Last Updated on January 24, 2019
Amid concerns of steadily increasing prices of housing in Vancouver, prominent economist Robin Wiebe says that this trend is directly linked to the purchases made by wealthy foreign – mostly Chinese – investors.
Last week the Conference Board of Canada announced that the property prices in Vancouver will not be seeing any downward trend anytime soon, adding to the frustration of people who want to purchase a house but cannot afford to do so on their current incomes. According to Wiebe’s explanation, it is because “individuals are buying houses from wealth, as opposed to earnings.”
Wiebe has highlighted the direct link between the price escalation in Vancouver to growth patterns in China. Having studied Vancouver’s real estate market between 1991 and 1013, Wiebe’s findings show that “periods of faster growth in China coincide with growth in Vancouver’s house prices.” His research also shows that there is a strong connection between the volume of house sales and GDP growth in China.
The work of David Ley, professor of geography at University of B.C., backs up Wiebe’s research. Ley’s book Millionaire Migrants (2010) shows the link between Vancouver’s real estate prices and the rates of international immigration into the city in the period 1972 to 2002.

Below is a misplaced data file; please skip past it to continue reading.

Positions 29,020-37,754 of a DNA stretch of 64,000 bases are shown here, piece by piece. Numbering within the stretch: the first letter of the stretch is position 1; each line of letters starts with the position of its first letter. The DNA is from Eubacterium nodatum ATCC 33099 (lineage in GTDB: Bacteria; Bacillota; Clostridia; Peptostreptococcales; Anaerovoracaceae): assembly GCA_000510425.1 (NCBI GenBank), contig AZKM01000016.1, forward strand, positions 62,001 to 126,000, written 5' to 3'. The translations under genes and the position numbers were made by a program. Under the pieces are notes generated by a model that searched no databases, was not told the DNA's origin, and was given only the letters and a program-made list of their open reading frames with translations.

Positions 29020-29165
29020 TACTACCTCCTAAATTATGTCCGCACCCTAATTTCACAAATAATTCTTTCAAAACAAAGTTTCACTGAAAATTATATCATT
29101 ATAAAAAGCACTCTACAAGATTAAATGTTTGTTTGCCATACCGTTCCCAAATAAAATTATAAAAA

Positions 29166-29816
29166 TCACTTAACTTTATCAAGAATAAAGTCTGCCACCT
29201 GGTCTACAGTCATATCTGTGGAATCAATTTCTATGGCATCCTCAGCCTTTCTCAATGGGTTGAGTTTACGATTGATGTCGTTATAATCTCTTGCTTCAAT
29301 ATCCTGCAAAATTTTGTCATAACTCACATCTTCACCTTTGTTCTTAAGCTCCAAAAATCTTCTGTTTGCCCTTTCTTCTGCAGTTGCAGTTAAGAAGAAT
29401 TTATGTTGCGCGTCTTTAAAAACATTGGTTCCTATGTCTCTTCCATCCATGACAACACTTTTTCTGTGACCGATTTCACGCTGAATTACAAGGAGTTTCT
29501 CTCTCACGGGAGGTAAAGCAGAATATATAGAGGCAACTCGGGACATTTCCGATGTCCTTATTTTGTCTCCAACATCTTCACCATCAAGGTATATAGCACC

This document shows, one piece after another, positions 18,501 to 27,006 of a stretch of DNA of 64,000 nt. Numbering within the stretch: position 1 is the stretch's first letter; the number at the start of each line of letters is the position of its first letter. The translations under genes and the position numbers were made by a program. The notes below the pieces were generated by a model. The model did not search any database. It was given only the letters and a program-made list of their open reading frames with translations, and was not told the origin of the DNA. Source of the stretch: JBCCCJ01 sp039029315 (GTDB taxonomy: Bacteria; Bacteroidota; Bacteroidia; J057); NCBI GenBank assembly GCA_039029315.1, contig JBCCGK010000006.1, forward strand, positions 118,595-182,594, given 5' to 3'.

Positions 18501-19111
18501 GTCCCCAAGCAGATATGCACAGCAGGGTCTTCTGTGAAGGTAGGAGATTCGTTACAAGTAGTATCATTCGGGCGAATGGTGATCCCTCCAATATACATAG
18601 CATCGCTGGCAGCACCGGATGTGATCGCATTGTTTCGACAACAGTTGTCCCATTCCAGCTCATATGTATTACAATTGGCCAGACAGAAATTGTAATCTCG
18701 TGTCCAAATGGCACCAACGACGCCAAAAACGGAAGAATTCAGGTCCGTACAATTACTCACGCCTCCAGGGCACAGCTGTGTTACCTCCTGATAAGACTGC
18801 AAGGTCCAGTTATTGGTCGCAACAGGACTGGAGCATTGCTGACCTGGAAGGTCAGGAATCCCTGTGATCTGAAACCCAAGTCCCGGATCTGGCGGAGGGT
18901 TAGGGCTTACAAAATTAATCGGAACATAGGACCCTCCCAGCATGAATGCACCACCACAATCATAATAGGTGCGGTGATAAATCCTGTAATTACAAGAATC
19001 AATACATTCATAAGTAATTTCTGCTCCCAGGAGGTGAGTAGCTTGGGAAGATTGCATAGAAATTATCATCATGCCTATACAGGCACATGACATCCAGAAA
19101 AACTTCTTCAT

According to Wiebe, Vancouver’s rising property prices can be stalled or reversed only when China’s economic growth slows down or if the Chinese government places stricter restrictions on transfer of money outside of China. It is estimated that in 2015 China’s economic growth rate will slow down from 7.4% to 7.1%. “If China’s economy slows, that has the potential to cool Vancouver’s housing demand, stall sales and price growth,” says Wiebe.
Wiebe believes that demand for housing in Vancouver will continue to grow. Up until now 70% of new houses in Vancouver have been designed as multi-family units, but this is going to increase to 80% due to geographical and economic constraints. And since Vancouver’s population is also growing at a healthy pace, Wiebe feels that it will help meet the increasing supply of housing. “The Vancouver market is in good shape now, the market is balanced and housing starts are steady,” says Wiebe.
Single-family units’ prices have been following a different price trend compared to other types of housing units since 2010, according to Wiebe. Since 2012, the trend has also been seen in semi-detached units, prices of which are now increasing at a higher rate. On the other hand, prices of condos have recorded relatively moderate increases.